Imagine my surprise, then, when I saw the film—which entirely lacks even vague hints of the vast ages preceding our arrival onto the privileged planet. Afterwards, while waiting in line to greet the authors and others who were involved in the project, I was standing directly behind a group of young-earth creationists. They were excited, and spoke so appreciatively of such a well-made film that they could use to further their cause. They simply had no clue that most of the arguments don’t really make sense unless the universe and the earth are very old. I kept my thoughts to myself, but the irony is still ringing loudly in my brain: If film had existed in Edward Hitchcock’s day, would his work also have been bowdlerized like this?

Looking Ahead

Next, we consider how Hitchcock responded to those who found geological ages unbiblical. After that, we’ll examine his acceptance of animal death before the fall of Adam and Eve. Both issues still evoke highly negative responses to modern geology from many Christians.


Notes

Citations

MLA

Davis, Ted. "The Religion of Geology: Edward Hitchcock on Natural Theology"
http://biologos.org/. N.p., 4 Feb. 2016. Web. 28 June 2017.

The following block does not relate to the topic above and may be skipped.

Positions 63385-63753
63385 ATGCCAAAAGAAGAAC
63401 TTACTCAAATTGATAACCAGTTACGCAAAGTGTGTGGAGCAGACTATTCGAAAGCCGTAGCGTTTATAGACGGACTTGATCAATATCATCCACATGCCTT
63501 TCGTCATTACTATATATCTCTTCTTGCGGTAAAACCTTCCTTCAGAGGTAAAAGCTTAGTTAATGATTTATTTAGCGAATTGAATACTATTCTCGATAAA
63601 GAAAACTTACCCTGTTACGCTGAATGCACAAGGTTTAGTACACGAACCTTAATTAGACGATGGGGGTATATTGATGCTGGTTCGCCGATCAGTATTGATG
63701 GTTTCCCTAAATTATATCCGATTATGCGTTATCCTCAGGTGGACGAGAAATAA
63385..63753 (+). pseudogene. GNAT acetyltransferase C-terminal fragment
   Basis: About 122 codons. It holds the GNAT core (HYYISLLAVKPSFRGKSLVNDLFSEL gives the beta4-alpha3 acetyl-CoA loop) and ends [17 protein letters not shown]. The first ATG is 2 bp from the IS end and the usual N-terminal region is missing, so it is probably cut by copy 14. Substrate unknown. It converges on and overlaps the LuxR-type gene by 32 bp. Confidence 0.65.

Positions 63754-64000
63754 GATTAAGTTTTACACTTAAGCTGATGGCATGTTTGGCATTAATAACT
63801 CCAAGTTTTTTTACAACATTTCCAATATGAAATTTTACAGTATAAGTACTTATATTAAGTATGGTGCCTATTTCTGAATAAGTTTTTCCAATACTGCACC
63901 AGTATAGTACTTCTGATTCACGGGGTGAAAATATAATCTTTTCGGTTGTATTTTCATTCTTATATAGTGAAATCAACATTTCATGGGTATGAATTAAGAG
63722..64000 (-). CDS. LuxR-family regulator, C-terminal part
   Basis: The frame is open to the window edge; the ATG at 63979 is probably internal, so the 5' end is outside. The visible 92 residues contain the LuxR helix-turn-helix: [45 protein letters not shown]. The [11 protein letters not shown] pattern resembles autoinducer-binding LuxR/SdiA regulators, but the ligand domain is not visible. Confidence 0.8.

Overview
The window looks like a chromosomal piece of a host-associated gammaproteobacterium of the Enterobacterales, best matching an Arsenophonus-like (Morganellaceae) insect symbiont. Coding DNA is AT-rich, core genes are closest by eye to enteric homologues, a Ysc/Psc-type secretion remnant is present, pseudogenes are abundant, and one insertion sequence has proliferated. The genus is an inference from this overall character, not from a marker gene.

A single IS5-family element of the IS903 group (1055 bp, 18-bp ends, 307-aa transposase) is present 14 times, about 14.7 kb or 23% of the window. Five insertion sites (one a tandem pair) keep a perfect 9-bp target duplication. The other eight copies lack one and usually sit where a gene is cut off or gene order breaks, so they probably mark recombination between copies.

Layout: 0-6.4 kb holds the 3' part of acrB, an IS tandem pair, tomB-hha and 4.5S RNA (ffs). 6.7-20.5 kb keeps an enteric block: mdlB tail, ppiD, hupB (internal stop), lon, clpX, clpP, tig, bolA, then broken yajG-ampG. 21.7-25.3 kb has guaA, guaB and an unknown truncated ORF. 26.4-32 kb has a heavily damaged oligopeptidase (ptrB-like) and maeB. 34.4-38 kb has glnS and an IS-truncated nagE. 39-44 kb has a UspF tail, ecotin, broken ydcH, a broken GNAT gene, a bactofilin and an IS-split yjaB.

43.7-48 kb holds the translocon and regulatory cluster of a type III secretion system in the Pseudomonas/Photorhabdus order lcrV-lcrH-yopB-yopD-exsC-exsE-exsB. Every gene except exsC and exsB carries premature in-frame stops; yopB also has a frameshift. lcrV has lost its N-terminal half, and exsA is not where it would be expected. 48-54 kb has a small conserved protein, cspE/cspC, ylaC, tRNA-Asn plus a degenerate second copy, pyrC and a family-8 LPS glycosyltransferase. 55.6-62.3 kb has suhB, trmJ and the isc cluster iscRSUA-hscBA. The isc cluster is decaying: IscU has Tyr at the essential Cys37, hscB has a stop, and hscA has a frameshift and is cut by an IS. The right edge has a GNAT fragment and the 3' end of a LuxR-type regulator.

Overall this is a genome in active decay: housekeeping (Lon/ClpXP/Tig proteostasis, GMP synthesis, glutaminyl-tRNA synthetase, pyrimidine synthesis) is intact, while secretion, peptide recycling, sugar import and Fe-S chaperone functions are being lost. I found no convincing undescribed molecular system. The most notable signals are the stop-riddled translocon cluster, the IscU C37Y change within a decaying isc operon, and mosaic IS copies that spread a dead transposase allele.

APA

Davis, T. (2016, February 4). The Religion of Geology: Edward Hitchcock on Natural Theology
Retrieved June 28, 2017, from http://biologos.org/blogs/ted-davis-reading-the-book-of-nature/the-religion-of-geology-edward-hitchcock-on-natural-theology

References & Credits

Privileged Planet Image source.

References and Suggestions for Further Reading

Larry Bunce called my attention to the passage about infidelity quoted above, from pp. 27-28 in The Religion of Geology (1851). Readers interested in seeing more of Hitchcock’s views can download the 1847 edition of the “Connection between Geology and Natural and Revealed Religion,” which I consulted extensively.

About the Author

Ted Davis

Ted Davis is Fellow of the History of Science for the BioLogos Foundation and Professor of the History of Science at Messiah College. A former high school science teacher, Ted studied history and philosophy of science at Indiana University, where his mentor was the late Richard S. Westfall, author of the definitive biography of Isaac Newton. With the English historian Michael Hunter, Ted edited The Works of Robert Boyle, 14 vols. (London: Pickering & Chatto, 1999-2000), but his interests include the whole 2000-year interaction of Christianity and science. Author of dozens of scholarly articles and essays, Ted is one of few historians who have written extensively about both the Scientific Revolution and modern America. He and his wife Kathy enjoy theater, music, and traveling to new places.